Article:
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CCA urges federal government to implement work-integrated learning strategy

Angela Gismondi
CCA urges federal government to implement work-integrated learning strategy

The Canadian Construction Association (CCA) has joined forces with a group of organizations who are calling on the Government of Canada to invest in and implement a national work-integrated learning (WIL) strategy that would ensure students gain work experience before finishing school.

The group, which is spearheaded by the Business/Higher Education Roundtable and includes leaders from the private sector, universities, colleges and polytechnics, recently wrote a letter to federal Finance Minister Bill Morneau.

Mary Van Buren, president of the CCA, said a national approach would make it easier for students and employers to connect and facilitate work placements and make the transition easier for students going from an educational institution to the workplace.

“We’re working in support of a national strategy to have all students, whether they’re in Canadian colleges, polytechnics or universities, to have completed a work-integrated learning experience because we believe that leads to students who are better prepared for the workforce,” said Van Buren.

“We’re continuing to work to fine-tune the application and to advocate for funding as budget dollars become available. Our position is that construction is a great place for students to get experience and it’s important for the government because they also want to support small and medium enterprises. About 70 per cent of our members fall into that category, so that combination is great and students get paid work experience as well.”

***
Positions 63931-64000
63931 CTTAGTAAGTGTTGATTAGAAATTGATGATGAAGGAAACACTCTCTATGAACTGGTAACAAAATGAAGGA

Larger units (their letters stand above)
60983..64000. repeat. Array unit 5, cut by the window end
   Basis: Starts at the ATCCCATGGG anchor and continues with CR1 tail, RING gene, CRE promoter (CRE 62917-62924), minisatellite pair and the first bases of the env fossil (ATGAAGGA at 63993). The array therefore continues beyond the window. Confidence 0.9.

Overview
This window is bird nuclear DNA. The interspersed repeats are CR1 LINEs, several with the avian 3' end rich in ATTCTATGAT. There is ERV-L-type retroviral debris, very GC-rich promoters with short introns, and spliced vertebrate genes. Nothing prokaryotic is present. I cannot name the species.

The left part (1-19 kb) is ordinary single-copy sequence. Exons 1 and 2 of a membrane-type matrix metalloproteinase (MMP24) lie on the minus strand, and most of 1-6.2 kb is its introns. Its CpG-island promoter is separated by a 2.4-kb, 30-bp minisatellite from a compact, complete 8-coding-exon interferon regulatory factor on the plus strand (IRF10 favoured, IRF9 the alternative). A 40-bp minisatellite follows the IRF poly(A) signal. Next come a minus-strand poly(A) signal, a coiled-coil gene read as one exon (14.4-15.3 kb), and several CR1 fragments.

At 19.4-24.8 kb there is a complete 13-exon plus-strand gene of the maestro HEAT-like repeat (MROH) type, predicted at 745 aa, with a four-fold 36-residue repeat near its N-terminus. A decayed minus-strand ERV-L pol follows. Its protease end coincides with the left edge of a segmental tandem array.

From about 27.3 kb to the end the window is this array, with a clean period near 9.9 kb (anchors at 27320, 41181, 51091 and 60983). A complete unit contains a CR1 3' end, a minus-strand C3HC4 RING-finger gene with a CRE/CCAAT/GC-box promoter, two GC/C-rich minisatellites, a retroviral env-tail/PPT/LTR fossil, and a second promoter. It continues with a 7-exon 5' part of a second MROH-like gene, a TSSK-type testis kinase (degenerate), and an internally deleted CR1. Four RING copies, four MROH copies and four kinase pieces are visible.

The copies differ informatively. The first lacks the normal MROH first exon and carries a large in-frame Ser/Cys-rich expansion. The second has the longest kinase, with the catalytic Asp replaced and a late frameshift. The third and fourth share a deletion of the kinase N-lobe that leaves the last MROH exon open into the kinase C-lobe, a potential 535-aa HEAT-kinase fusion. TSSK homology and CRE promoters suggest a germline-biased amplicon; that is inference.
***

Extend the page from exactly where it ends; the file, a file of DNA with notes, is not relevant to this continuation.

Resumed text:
CCA partnered with Canadian Construction Innovations to secure government funding for a WIL program targeting STEM students but did not receive funding. The application is in the queue for the next wave of funding, Van Buren explained.


We really need these young STEM students to come in and help solve these problems

— Mary Van Buren

Canadian Construction Association


“Together with the Business/Higher Education Roundtable we are advocating for more funds for these types of programs because it’s good for Canada, students and employers,” she said. “The funding envelopes open up at different intervals and so we are now very well positioned for when the next funding envelope opens up.”

There are many reasons why CCA is supporting the group and its initiative.

“Construction is facing a talent shortage and we also want to become an employer of choice and drive productivity through innovation,” said Van Buren. “It’s an exciting time to be in construction. There are so many career paths and technology…with issues like global warming, sustainability, smart cities, we really need these young STEM students to come in and help solve these problems.”

The organization is also encouraging the government to expand existing student work placements and emphasize placements for students from underrepresented groups.

“There are about 250,000 retirements expected over the next 10 years so it’s also an opportunity to be more inclusive and attract more women, Indigenous and new Canadians to construction,” she said.

CCA is well-suited to deliver on this initiative, she added.

“We have 63 associations we work with, over 20,000 employers from across Canada from small to large, we have links to educational institutions and we’ve been proven as thought leaders getting institutes like the Canadian Design Build Institute and BIM Institute off the ground. We have support from related organizations like Indigenous Works, Polytechnics (Canada) and BuildForce,” explained Van Buren.

“Together we’re all supportive of getting more funding and, for construction, CCA could deliver this program in support of employers and students and educational institutes across Canada. It’s a great partnership.”

Students don’t realize all the career paths that are available to them in construction, Van Buren pointed out. Although the industry has been using the same methods for years, students can help shape the future of construction, she noted.

“Things like design-build, Integrated Project Delivery, using Lean principles, these are all exciting new tools for young people to use and to really drive forward the adoption of technology,” Van Buren stated.

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